• Yesterday Olivia Chow announced a plan that was 30 per centaffordable housing.
• Brad Bradford called for 33 per cent affordable housing.
• Josh Matlow called for 45 per cent affordable housing.
• Only my plan has a majority of units that are affordable. That means 77 per cent of the units I propose are affordable rental units or affordable home ownership units.
• I am the only candidate who will provide affordable ownership opportunities by building more than 6,100 “shared equity” purchase units. This is nearly 30 per cent of all the units I propose to build.
• These shared equity units will be sold at 50 per cent of market value… with 50 per cent retained by the TAHC.
• When a unit is re-sold, 50 per cent of the appreciated value is retained by the TAHC to reinvest in future projects.
• It is not only a way to get people in the housing market, it is a way to make a market with rising prices help to fund more affordable housing.
• The funds from selling these units and the rents from the rental units will be enough to cover all expenses, and this is important, by the end of Phase One the total retained earnings of TAHC will be greater than the original City contributions and the amount financed through CMHC.
• This surplus will allow the TAHC to invest in more affordable housing projects on an on-going basis.
• In contrast, the other candidates for mayor will all build less affordable housing and with the plans of Anna Bailao and Brad Bradford they create enormous profit for developers but do not create any on-going ability for the City to fund new projects going forward.
• Ana Bailao and Brad Bradford believe in the same failed private-developer-led approach that is Housing Now. That is not good enough.
• It is not good enough because it has not worked so far. Since being announced in January 2019 it has delivered precisely zero units of housing.
• There is absolutely no reason to believe – especially in the current interest rate climate -- that privately financed projects will proceed any time soon. The numbers simply do not work for the developers.
• Former Councillor Bailao worked for a large developer and Councillor Bradford is very familiar with that industry. They both know the challenges that exist.
• Another big problem is that many of the condos that get built with their approach end up being bought by condo investors who rent them as unaffordable non-rent-controlled units.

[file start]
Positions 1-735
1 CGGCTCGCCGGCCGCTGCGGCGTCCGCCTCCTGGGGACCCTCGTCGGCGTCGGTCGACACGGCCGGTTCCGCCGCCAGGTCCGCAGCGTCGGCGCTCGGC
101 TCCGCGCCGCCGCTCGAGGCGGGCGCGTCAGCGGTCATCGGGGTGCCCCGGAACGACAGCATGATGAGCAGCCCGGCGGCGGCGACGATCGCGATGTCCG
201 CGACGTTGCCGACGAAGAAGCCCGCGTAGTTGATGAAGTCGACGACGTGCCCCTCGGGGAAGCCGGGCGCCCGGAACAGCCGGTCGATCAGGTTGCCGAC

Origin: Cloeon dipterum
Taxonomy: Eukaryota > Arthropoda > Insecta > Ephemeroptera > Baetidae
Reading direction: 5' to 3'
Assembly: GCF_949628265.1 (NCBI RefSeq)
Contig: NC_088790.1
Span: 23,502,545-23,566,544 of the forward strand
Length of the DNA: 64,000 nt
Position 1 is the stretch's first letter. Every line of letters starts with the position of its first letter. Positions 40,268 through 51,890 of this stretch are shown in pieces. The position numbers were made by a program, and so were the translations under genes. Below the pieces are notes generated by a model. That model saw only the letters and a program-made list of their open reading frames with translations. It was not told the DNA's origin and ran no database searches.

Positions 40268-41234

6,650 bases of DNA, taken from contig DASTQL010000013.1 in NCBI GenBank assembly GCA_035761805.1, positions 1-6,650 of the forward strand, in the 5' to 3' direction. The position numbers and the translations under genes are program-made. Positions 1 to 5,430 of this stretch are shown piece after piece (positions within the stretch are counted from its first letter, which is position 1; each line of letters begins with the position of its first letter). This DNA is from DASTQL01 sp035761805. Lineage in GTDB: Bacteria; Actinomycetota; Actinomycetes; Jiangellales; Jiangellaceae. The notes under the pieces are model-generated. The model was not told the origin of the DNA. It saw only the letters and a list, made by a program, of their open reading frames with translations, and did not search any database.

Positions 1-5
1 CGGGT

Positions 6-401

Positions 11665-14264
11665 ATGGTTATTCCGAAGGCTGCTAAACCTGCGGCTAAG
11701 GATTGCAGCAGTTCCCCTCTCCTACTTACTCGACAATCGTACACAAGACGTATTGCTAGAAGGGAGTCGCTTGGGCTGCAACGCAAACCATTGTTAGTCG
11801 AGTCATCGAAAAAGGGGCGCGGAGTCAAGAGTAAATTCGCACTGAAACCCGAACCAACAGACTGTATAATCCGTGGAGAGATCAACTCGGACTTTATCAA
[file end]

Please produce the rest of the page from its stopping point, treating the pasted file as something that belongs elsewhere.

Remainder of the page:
• We know this because this is exactly what has been happening for the past 10 to 20 years.
• Finally, their approach does nothing to help people BUY affordable units
• And under their approach, City-ownership ends. The land is never again an asset that the City can use, improve, borrow against.
• Nothing. Why? It has been privatized.
• And the small number of affordable units that we get are not even permanent. There is often a time limit on how long they remain affordable.
• The TAHC keeps the majority of units and all of the land owned by the City.
• The proposals of Olivia Chow and Josh Matlow also keep land in the City’s hands.
• But in far too many ways they fall into the same traps as Bailao and Bradford do.
• Like Ana and Brad, Olivia and Josh will build building where the majority of units – 60 per cent -- are small one bedroom boxes and these are usually in very tall buildings.
• Councillor Matlow’s plan calls for 500 units which means a building of at least 40 storeys.
• Their plans are not good enough because:
• Only a minority of units created are affordable.
• Both Josh and Olivia are both proposing plans with a majority of their units being “market rent” units which… because they are market rent will be unaffordable for most people. My plan has less than one-quarter market rent units.
• Their approach does nothing to help people BUY affordable units.
• And their plans are majority single units unsuited for families.
• Finally, their approach does nothing to help people BUY affordable units.
• And with all due respect to Olivia Chow, and I do respect her, it has been reported that Olivia’s plan depends on $300 million from the federal government. But it is not clear that her proposal qualifies.
• To qualify for the CMHC Funding a proposal has to increase the supply of Housing in the municipality by 10%. We checked when planning our proposal.
• And it is not obvious that Olivia’s eight-year plan meets the conditions.
• As for Mark Saunders, it remains unclear what he is proposing when it comes to affordable housing.
• In contrast, I am crystal clear.
• I will deliver, more… quicker, than other candidates.
We need to Fix the Six, so here are six reasons why my plan delivers, and the other candidates fail to deliver:
• We have to do things differently, same old same old isn't working everyone knows that. Let's choose to do better.